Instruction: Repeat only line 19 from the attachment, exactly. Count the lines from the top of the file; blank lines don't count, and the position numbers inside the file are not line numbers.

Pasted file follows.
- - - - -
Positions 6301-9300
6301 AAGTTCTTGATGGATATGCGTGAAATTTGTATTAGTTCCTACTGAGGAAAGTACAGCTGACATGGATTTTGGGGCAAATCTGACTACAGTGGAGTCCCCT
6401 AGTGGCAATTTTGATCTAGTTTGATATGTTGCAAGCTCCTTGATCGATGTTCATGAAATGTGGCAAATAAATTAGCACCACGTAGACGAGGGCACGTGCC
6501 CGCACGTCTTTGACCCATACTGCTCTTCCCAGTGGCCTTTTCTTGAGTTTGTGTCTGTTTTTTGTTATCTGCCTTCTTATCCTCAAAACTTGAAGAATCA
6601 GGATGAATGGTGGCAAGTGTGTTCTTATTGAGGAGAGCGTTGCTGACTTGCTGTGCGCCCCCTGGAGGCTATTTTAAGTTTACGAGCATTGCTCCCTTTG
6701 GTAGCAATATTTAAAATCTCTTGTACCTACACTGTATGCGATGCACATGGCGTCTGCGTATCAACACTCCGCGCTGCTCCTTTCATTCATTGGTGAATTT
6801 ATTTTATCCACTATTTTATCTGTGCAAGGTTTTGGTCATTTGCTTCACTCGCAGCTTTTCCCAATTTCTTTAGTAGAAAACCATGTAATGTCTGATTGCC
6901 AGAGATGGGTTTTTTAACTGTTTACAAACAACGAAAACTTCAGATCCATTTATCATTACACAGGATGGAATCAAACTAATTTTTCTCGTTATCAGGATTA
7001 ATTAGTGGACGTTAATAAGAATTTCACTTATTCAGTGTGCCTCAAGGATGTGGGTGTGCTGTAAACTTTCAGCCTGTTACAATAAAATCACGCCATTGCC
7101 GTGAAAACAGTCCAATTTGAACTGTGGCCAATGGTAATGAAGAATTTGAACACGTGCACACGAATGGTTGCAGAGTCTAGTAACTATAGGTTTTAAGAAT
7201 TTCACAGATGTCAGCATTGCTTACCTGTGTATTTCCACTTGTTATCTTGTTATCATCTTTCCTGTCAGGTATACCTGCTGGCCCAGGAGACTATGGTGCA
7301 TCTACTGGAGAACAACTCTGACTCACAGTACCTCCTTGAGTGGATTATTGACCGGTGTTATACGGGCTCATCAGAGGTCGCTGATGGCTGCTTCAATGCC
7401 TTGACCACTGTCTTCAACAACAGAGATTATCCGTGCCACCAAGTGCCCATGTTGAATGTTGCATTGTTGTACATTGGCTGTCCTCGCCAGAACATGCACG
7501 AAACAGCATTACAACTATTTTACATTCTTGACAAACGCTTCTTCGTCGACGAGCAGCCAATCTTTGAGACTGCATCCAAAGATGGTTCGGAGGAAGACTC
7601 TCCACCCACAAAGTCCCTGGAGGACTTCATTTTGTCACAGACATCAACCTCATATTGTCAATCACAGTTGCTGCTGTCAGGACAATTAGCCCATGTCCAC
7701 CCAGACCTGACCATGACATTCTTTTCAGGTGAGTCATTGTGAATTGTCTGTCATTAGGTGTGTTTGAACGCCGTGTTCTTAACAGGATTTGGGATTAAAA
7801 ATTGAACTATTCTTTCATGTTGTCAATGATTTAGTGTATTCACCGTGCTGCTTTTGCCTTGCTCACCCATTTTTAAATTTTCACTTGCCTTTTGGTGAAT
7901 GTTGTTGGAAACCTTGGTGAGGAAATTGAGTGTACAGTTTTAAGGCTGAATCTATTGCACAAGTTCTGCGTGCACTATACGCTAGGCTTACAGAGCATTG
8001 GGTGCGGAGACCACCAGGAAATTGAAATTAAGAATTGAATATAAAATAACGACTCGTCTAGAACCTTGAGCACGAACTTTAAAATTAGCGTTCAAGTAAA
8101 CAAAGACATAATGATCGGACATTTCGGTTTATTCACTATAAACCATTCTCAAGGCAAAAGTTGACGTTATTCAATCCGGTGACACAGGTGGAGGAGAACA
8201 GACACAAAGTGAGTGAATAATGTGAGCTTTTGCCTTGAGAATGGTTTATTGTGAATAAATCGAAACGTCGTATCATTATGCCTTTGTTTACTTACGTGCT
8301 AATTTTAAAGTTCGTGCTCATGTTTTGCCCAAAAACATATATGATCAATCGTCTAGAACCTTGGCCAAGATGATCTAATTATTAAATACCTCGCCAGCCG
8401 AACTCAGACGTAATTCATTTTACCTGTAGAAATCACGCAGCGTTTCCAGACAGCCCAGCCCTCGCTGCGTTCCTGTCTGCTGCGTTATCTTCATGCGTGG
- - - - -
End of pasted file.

8001 GGTGCGGAGACCACCAGGAAATTGAAATTAAGAATTGAATATAAAATAACGACTCGTCTAGAACCTTGAGCACGAACTTTAAAATTAGCGTTCAAGTAAA